I know that in real life it’s a requirement to write a proof of concept or a report when performing pentesting, and it’s not really a habit of mine.
Is there a specific order to organise the stuff you write?
How do you know what to screenshot or include and what not?
Is there a methodology or some tips to writing reports?
How to get into the habit of taking screenshots and taking organized notes?
Thanks for your feedback?
You can try the following:
- Start by screen capturing something important. (enum result? anything trigger ur next step?)
- Left a message in the forums says “I am willing to help for this box/challenge”
- Friends will ask u some boxes u solved >1 month ago
- Yes, you will forget the detail of that box
- Use the screen capture to recall ur memory and help them
You will start to capture/write down sth everyone asking/ critical point in ur notes. You will also write it in an organized way if u will read it again.
I hope it helps.
I hate writing reports, and I’m not organized at all so I would either forget I hacked something or start writing the report and realize I don’t have a screenshot of something and have to go back and do everything all over again.
so when I start doing HTB I forced myself to take better notes
- Use cherry tree to take notes of how each machine was hacked. I also have a node for useful linux commands and windows.
- try to write a tutorial for machines you hack. read other tutorials and see how they are written, likes/dislikes and try that with your tutorial. write it as you go like if you find a user hash take a screenshot and put it in your report, don’t wait until you root the machine and then write the report.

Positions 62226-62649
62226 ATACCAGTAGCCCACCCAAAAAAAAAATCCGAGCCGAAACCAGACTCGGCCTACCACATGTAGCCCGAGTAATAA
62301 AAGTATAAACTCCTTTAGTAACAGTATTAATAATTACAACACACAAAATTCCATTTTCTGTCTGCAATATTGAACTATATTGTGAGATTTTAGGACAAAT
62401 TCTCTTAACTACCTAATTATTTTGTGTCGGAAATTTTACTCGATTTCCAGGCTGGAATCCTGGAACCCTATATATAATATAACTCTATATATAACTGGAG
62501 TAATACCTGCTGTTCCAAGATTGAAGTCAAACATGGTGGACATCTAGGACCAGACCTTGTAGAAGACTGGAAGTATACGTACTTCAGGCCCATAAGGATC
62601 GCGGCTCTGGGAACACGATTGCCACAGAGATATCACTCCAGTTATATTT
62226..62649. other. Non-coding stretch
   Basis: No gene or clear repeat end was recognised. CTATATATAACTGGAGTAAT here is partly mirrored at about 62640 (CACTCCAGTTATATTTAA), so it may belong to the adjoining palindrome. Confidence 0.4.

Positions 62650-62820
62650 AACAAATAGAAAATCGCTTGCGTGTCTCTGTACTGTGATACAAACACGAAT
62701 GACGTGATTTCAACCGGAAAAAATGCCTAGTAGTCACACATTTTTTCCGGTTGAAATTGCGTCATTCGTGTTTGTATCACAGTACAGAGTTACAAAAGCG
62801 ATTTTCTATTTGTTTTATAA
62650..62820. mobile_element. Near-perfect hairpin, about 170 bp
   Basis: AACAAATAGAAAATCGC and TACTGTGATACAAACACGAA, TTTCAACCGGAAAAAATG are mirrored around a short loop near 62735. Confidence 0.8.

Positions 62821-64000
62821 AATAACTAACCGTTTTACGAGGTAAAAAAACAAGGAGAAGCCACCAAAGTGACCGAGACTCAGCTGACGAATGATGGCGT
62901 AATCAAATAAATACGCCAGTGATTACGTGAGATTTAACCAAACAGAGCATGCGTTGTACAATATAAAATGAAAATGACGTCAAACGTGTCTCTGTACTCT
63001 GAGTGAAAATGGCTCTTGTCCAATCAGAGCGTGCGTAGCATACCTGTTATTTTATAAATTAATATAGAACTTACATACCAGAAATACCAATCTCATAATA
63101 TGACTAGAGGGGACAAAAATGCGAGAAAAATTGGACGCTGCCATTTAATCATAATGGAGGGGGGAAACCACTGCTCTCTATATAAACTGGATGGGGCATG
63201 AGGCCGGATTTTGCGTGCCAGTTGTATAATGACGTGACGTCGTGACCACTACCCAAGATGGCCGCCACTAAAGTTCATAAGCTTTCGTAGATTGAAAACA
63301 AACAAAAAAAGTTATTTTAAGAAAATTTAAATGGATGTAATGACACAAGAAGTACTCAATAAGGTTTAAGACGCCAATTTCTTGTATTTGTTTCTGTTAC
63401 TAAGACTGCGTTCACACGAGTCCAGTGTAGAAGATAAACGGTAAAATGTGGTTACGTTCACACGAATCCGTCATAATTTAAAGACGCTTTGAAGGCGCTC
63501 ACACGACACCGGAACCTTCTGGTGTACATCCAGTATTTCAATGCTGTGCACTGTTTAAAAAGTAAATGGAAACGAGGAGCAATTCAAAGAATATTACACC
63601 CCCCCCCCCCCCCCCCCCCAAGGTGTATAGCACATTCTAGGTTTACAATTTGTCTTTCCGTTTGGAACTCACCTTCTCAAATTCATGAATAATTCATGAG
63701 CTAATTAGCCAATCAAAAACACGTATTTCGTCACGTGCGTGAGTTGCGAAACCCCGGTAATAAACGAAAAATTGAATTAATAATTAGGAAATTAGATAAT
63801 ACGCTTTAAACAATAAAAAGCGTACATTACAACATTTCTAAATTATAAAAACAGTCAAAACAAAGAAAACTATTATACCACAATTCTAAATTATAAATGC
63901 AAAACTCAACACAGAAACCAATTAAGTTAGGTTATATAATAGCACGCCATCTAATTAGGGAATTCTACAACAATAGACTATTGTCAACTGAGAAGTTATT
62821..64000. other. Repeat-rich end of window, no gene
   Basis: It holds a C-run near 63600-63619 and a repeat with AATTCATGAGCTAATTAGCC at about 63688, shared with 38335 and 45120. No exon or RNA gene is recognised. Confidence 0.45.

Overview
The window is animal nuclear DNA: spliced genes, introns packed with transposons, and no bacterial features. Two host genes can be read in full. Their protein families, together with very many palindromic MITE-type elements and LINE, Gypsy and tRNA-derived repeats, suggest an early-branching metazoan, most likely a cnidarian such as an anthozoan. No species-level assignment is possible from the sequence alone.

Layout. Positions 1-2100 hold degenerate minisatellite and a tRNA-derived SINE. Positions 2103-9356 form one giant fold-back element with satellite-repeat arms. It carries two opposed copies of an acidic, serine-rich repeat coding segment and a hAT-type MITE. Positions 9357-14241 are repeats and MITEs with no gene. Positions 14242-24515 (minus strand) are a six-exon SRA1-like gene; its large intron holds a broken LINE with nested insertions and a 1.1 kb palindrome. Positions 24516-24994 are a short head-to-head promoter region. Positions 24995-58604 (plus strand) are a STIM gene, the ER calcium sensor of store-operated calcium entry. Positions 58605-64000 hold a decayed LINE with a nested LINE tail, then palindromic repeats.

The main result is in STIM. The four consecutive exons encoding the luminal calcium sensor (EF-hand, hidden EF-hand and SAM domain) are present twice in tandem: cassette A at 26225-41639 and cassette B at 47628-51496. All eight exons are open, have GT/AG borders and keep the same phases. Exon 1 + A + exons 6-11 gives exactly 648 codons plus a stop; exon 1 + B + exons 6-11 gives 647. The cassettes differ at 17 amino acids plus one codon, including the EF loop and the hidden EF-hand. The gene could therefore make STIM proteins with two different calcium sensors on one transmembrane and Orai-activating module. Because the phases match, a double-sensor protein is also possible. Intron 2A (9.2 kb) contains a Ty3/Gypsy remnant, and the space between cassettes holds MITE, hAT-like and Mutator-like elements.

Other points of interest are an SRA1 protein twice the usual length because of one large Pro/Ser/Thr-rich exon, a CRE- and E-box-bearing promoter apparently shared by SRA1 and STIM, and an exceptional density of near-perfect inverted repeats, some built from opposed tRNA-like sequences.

I also started using notion.so it’s nice if you want to have your notes anywhere and if you want to share them.
When it comes to notetaking stuff I actually do pretty much what ippsec does in his videos (probably like 99% of people) but to the Nth degree.
I also use Cherrytree, and organise notes hierarchically, e.g I have the box name with sub-nodes that, usually, reflect notes, credentials and anything else I consider Interesting. The use of the sub-nodes keeps everything neat. I try and keep the “interesting” things separate from my main set notes as that, eventually, will depict the path I took to root minus all the fluff encountered along the way. That way, when I’m done, I essentially have a full walk-though for reference.
When it comes to what you should note: in this subject area, imo, everything is interesting until you prove that it isn’t and I usually note it as such.
I don’t use screenshots as much as I should - although, to be fair, I think as long as you have the relevant information, be it in a screenshot or text form, that’s all you really need. One thing I didn’t consider: I’d imagine there’s a difference between stuff you notate for yourself and stuff you’d notate for clients in a professional setting. Including things like screenshots is probably good practice for the IRL stuff, as it acts as a visual aid to data you may present, and who doesn’t like a good screenshot?
As for making it into a habit; like with anything, practice makes perfect. We’re creatures of habit, so it should be natural given a bit of time.
Thanks @5ysk3y @r0xas @4an7o, your feedback is much appreciated
At the time, I usually write very quick shorthand notes; enough that I can understand when I look back a few minutes later, but nothing expansive (especially if it’s a new box). When I write-up my boxes fully, I come at it from the perspective of someone who knows nothing about the box, and write each step in order, with a short explanation.